Licensed Funeral Directors/Embalmers, and service professionals alike, must make the shift to fully embrace that education is a lifetime process. In the past, education was primarily targeted to the entry level practitioner.

“Today, with the advent of so many regulatory agencies and the expansive continuing education required at the state level, all practitioners should be embracing the concept of a life time of learning as to evolve with changing regulations, service trends, and family needs. We believe that our approach to hands-on learning through a campus based program is the best way to facilitate a strong, balanced education foundation. CCMS instructors are experts in their respective areas, and their credentials reflect such. The small teacher to student ration makes the educational experience incredibly valuable. Students are only required to spend 16 months here after meeting the core education prerequisites. CCMS’ high standard of education delivered during their 16 months on campus, not only prepares them to serve the profession, but also minimizes the time spent away from home and the funeral home,” explains Jack Lechner President and CEO of Cincinnati College of Mortuary Science.

“Because we are professionally accredited we are up to date with the ABFSE curriculum that is used as one of the anchors for the National Board Examination (NBE) and because we are regionally accredited, a student can transfer our degree to any other regionally accredited College or University in the U.S. For example, after earning my BMS from CCMS, I went on to earn two masters degrees at two major universities. Our educational program offerings provide opportunity not only to graduates, but to service professionals who desire a life time of learning through relevant continuing education seminars,” states Lechner.

“Professionally and regionally accredited means that our student’s education is transferable anywhere in the U.S. The credit they earn is theirs to keep. CCMS’ fully accredited academic programs are held to a standard which meets or exceeds the professional and regional program standard requirements as evidenced in the high pass rates on the National Board Examination, which are statistically well above the national average. CCMS students are not only presented with the curriculum that is required by the ABFSE, students also benefit from the additional semester in the Bachelor program where the curriculum is enhanced and built around the current needs of the death care profession. Students graduate with a profound respect for their instructors that is evident in the emotional displays as students graduate the program and in the rate graduates return to serve as adjunct and guest instructors for years to come. This respect and connection sets the conditions for licensed alumni to return to CCMS for their Continuing Educational needs,” he continues.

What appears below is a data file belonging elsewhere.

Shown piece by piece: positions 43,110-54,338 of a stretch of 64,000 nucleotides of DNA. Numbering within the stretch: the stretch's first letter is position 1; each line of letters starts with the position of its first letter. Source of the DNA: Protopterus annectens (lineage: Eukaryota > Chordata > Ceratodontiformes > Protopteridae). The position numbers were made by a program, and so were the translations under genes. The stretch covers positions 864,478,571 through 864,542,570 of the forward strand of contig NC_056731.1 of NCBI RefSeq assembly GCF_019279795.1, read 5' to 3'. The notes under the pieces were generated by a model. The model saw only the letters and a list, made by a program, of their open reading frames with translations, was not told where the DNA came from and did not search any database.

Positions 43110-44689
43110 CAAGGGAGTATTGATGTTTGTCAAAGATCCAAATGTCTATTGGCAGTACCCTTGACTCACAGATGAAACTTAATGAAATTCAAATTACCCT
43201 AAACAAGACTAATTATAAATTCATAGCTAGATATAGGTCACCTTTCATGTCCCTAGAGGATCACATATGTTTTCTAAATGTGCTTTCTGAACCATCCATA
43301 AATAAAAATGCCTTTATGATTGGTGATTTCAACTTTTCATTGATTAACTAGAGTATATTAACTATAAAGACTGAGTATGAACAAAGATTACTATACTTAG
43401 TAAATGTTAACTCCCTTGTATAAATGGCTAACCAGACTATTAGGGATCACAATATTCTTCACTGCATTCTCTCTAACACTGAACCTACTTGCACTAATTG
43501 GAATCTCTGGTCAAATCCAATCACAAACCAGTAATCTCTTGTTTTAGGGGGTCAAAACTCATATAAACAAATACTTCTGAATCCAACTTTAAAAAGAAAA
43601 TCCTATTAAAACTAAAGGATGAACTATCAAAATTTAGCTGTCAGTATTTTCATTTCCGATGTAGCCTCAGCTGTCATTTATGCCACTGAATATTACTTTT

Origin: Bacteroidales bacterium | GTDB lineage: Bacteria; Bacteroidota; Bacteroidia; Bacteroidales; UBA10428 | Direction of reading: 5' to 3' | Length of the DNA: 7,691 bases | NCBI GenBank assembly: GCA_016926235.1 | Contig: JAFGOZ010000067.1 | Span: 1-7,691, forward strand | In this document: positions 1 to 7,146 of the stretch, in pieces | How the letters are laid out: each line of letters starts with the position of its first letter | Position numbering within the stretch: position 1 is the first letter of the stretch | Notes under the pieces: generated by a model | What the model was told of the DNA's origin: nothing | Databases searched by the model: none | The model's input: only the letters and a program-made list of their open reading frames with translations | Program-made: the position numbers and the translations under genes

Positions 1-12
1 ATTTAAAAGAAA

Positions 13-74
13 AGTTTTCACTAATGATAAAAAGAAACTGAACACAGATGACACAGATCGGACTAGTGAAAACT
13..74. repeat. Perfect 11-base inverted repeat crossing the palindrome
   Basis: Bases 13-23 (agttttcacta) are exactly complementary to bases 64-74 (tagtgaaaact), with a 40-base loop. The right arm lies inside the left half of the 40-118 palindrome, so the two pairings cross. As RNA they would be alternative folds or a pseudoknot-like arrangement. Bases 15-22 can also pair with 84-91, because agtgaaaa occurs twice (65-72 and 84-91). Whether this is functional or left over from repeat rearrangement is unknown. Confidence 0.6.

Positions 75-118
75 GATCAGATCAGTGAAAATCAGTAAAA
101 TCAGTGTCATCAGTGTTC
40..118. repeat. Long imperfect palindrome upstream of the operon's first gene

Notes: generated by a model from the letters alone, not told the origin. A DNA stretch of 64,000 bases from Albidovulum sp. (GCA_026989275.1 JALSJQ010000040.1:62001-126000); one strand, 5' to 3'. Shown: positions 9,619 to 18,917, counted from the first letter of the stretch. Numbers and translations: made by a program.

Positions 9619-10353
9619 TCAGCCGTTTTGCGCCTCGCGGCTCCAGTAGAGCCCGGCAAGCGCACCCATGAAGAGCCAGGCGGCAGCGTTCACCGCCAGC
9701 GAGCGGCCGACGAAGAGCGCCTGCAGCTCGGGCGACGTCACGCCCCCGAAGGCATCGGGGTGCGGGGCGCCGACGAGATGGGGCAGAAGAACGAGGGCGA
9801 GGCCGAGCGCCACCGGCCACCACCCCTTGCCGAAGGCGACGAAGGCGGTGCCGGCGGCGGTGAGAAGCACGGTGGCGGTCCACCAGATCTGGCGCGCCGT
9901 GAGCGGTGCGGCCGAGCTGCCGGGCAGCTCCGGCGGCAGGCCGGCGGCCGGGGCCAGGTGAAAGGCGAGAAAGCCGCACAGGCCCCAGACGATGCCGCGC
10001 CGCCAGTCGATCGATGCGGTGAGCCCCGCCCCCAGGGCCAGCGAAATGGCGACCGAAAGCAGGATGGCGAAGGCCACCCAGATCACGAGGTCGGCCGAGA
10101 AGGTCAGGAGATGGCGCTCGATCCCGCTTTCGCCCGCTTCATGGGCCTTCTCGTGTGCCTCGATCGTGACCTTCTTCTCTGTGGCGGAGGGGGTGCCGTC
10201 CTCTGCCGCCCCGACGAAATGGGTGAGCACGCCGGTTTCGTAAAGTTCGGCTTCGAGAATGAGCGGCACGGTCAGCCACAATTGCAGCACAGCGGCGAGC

PIMS offers educational opportunities for mortuary students from every state. To meet the licensure requirements of each state, PIMS has several programs available; such as the diploma program, associate degree programs, and bachelor degree cooperative programs.

“Prospective funeral homes would be interested in our educational services; especially when having to choose a mortuary program. PIMS offers both campus based and online educational programs and was the first mortuary school to have a complete up and running online program. All PIMS students take a cremation course and receive their CCO (Certified Crematory Operator) certification. Additionally all students, have extensive practical application in making ‘mock’ funeral arrangements to celebrate the life of a deceased. Moreover, all campus students, regardless of their state, receive a three hour program on Child Abuse Recognition and Reporting,” explains Dr. Joseph Marsaglia, CFSP of PIMS.

PIMS offers an extensive program designed to prepare students for the many challenges they will encounter as funeral service professionals. The diversified curriculum continually evolves to address the changing needs and expectations associated with contemporary funeral services. PIMS continues to provide thorough training in the mortuary arts and sciences. This training includes a theoretical understanding as well as personalized practical instruction by licensed funeral directors and embalmers. The school not only utilizes the facilities in its own building but also works in cooperation with the Allegheny County Medical Examiner’s Office to enhance the student’s exposure to a wide range of applied experiences.

“Our faculty members exhibit a wide range of interests and come from very different backgrounds both within the funeral profession and within their own areas of expertise. This allows for an individualized learning experience whereby the student becomes acquainted with the skills required of the funeral professional. The students are encouraged to actively participate in this experience and are supported in this effort by the faculty and the administration. The Institute strives to provide relevant information on all topics surrounding the last rites industry thereby allowing both students and licensees to make informed choices within their chosen profession. In addition to this, an attempt is made to instill a sense of social consciousness which stresses the growing responsibilities and obligations of the funeral service professional. Ultimately, the Pittsburgh Institute of Mortuary Science aspires to provide its graduates with the resources and the confidence to represent funeral service as a professional caregiver providing a valuable contribution to the community,” Marsaglia continues.

By | 2017-05-19T11:47:42+00:00 May 19th, 2017|Spotlight On|Comments Off on Spotlight On: Education in the Funeral Industry